Paso Robles is famous for its artesian thermal spring waters for over 200 years. Situated in the midst of rolling hills and vineyards near Central California’s coast, it endures as one of the most significant natural thermal mineral aquifers in the region.

The Central Coast aquifer is not small. While one might think of it as a basin, it is more aptly referred to as “strata” and separated by faults. It may be the largest in the state, and most of the water is deep.

The water, heated by the earth in these deep aquifers, bubbles to the top at 117 degrees. They say that the warmer the water, the more mineral content. These minerals are thought to increase metabolism, soothe muscles, detoxify the body’s lymphatic system and accelerate healing. River Oaks Hot Springs Spa maintains the temperature in their spas between 96 and 102 degrees.

Preparing for the luxurious soaking experience begins in the upscale and fully equipped locker room. Robes are provided along with slippers, towels, and all the personal grooming products a girl could want. I assume the men’s locker room is similarly equipped.

Leave your pain with Jayne…

River Oaks Hot Springs Spa is a luxury spa with at least one talented massage therapist. Jayne’s tagline, “Leave your pain with Jayne,” was developed from many years of practice attending to client’s tired and aching muscles. My 30-minute session with Jayne was the best deep tissue massage I’ve ever experienced.

If you are timid about getting naked, you can visit any of the 200+ wineries in the region to drink a little bubbly before getting naked and soaking in the bubbly. Reservations are available for single or group bubbles as well as.

With packages such as “The Good Life Getaway,” “Winemaker’s Couples Package,” “Chocolate Lovers Package,” and “Let’s Celebrate!”, you can create a memorable spa experience that will stay with you for a very long time.

After a long soak in the mineral spa and leaving my pain with Jayne, I realized just how easy it was to get naked in Paso Robles.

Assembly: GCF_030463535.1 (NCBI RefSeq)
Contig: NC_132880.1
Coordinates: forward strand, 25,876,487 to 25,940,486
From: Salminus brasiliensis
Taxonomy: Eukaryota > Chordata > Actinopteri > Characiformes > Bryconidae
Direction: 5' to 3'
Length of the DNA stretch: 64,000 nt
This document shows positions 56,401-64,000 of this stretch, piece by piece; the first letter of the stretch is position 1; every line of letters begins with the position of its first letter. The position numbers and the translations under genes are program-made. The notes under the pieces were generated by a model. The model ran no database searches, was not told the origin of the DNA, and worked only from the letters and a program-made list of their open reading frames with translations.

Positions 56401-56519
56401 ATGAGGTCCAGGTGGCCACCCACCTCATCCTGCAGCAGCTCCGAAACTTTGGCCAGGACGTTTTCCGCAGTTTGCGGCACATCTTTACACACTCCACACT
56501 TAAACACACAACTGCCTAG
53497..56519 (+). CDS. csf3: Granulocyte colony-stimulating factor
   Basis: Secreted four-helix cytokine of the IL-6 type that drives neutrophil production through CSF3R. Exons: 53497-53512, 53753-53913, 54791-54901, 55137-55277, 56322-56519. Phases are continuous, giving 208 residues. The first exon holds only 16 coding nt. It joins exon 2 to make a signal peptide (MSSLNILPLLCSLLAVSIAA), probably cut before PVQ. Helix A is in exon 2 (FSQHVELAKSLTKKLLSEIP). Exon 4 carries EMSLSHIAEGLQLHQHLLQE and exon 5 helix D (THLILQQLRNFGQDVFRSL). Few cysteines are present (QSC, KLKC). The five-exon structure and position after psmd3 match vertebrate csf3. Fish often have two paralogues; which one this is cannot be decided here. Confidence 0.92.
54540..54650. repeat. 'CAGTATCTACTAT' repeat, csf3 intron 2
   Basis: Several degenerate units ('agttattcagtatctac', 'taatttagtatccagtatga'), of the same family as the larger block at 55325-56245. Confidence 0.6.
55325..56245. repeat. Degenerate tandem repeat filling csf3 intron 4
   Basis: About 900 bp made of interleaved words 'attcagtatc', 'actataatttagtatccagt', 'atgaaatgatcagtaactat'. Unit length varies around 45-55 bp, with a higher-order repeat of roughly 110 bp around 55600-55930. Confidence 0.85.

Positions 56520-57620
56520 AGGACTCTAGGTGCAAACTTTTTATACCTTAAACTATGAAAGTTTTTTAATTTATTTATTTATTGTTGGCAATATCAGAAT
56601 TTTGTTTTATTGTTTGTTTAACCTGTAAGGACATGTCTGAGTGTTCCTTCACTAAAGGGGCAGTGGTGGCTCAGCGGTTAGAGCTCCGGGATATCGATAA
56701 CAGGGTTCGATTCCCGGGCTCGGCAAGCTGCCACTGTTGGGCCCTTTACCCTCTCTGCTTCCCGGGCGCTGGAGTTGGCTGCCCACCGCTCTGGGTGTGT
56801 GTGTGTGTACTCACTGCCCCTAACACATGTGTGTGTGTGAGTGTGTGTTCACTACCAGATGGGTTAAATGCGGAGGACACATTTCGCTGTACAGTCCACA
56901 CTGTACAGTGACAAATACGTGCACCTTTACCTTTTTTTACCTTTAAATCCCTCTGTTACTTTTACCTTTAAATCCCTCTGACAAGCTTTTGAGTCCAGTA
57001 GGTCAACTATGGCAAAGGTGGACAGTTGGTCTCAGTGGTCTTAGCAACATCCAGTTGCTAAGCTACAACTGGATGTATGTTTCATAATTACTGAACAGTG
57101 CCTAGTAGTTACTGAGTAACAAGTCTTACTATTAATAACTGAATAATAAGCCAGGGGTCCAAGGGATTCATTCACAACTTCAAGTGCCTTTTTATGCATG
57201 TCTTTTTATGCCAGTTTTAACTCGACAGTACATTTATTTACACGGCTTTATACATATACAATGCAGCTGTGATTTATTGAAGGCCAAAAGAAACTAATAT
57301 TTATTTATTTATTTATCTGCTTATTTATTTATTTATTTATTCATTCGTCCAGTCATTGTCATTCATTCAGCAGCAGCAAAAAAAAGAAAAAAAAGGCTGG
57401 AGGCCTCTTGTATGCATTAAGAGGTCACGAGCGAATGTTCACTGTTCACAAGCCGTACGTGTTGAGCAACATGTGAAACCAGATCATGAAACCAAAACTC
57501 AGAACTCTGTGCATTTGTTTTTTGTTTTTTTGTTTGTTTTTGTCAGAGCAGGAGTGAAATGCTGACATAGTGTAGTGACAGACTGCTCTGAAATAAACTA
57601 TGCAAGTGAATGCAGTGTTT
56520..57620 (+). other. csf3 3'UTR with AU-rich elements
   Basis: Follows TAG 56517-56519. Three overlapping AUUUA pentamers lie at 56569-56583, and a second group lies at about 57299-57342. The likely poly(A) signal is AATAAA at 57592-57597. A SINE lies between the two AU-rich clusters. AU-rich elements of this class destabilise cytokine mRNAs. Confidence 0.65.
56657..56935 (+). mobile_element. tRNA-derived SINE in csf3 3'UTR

If you go:

River Oaks Hot Springs Spa

800 Clubhouse Dr.

Paso Robles, CA 93446

Hours: 9:00 am to 9:00 pm, Sunday through Saturday

Phone: (805) 238-4600

www.riveroakshotsprings.com

Two billion years in the making

It took two billion years to create the geological formations in the Morongo Valley in Southern California.

Read all about it with the link below and at http://www.hbcoutdoors.com
Two billion years in the making at Big Morongo Canyon Preserve monument

https://www.hbcoutdoors.com/blog/two-billion-years-in-the-making

Eat with your fingers at Abyssinia Restaurant Anaheim California

Eating with your hands is expected at…

Abysinnia Restaurant in Anaheim, California on TheYums.com

Mom told me never to eat with my fingers. She didn’t know about Ethiopian food! Therefore, you should wash your hands and read the restaurant review here on TheYums.com.

Pinterest Abyssinia restaurant

CoastWatch Photographer Reports Status Mile 315

Crescent Beach Sea Stacks - Oregon by CoastWatch

CoastWatch Crescent Beach, Oregon and Sea Stacks

Last year I joined the

Oregon Shores CoastWatch

program and adopted Mile 315.  I am volunteering my photography skills and time to report on the mile between Ecola State Park and North Chapman Beach which is just north of Cannon Beach. I adopted the mile in order to get to know the coast more intimately, enjoy some recreation by hiking and being outdoors, and to help protect the Oregon coastline. I’m not a “tree hugger” necessarily, but this is a good cause and fulfills my need to participate in something outside my “normal”.

This is an interesting part of the ocean’s edge for many reasons but one of my favorites is the deactivated lighthouse,

Tillamook Rock Light

just a few miles out in the water. Below are the Wikipedia details with lots of links for more information.

“Tillamook Rock Light is a deactivated lighthouse on the Oregon Coast of the United States. It is located approximately 1.2 miles (1.9 km) offshore from Tillamook Head, and 20 miles (32 km) south of the Columbia River, situated on less than an acre of basalt rock in the Pacific Ocean. The construction of the lighthouse was commissioned in 1878 by the United States Congress, and began in 1880. The construction took more than 500 days to finish, with its completion in January 1881. In early January 1881, when the lighthouse was near completion, the barque Lupatia was wrecked near the rock during inclement weather and sank, killing all 16 crew members.

The Light was officially lit on January 21, 1881. At the time, it was the most expensive West Coast lighthouse ever built. Due to the erratic weather conditions, and the dangerous commute for both keepers and suppliers, the lighthouse was nicknamed “Terrible Tilly” (or Tillie). Over the years, storms have damaged the lighthouse, shattered the lens, and eroded the rock. It was decommissioned in 1957, and has since been sold to private owners. Until its license was revoked in 1999, it functioned as a columbarium, and today remains privately owned. The light is listed in the National Register of Historic Places, and is part of the Oregon Islands National Wildlife Refuge. It is visible from the coastal cities of Seaside, Cannon Beach, as well as from Ecola State Park.”

Read my report and see the latest photo essay. Mile 315 Report – Oregon Shores/CoastWatch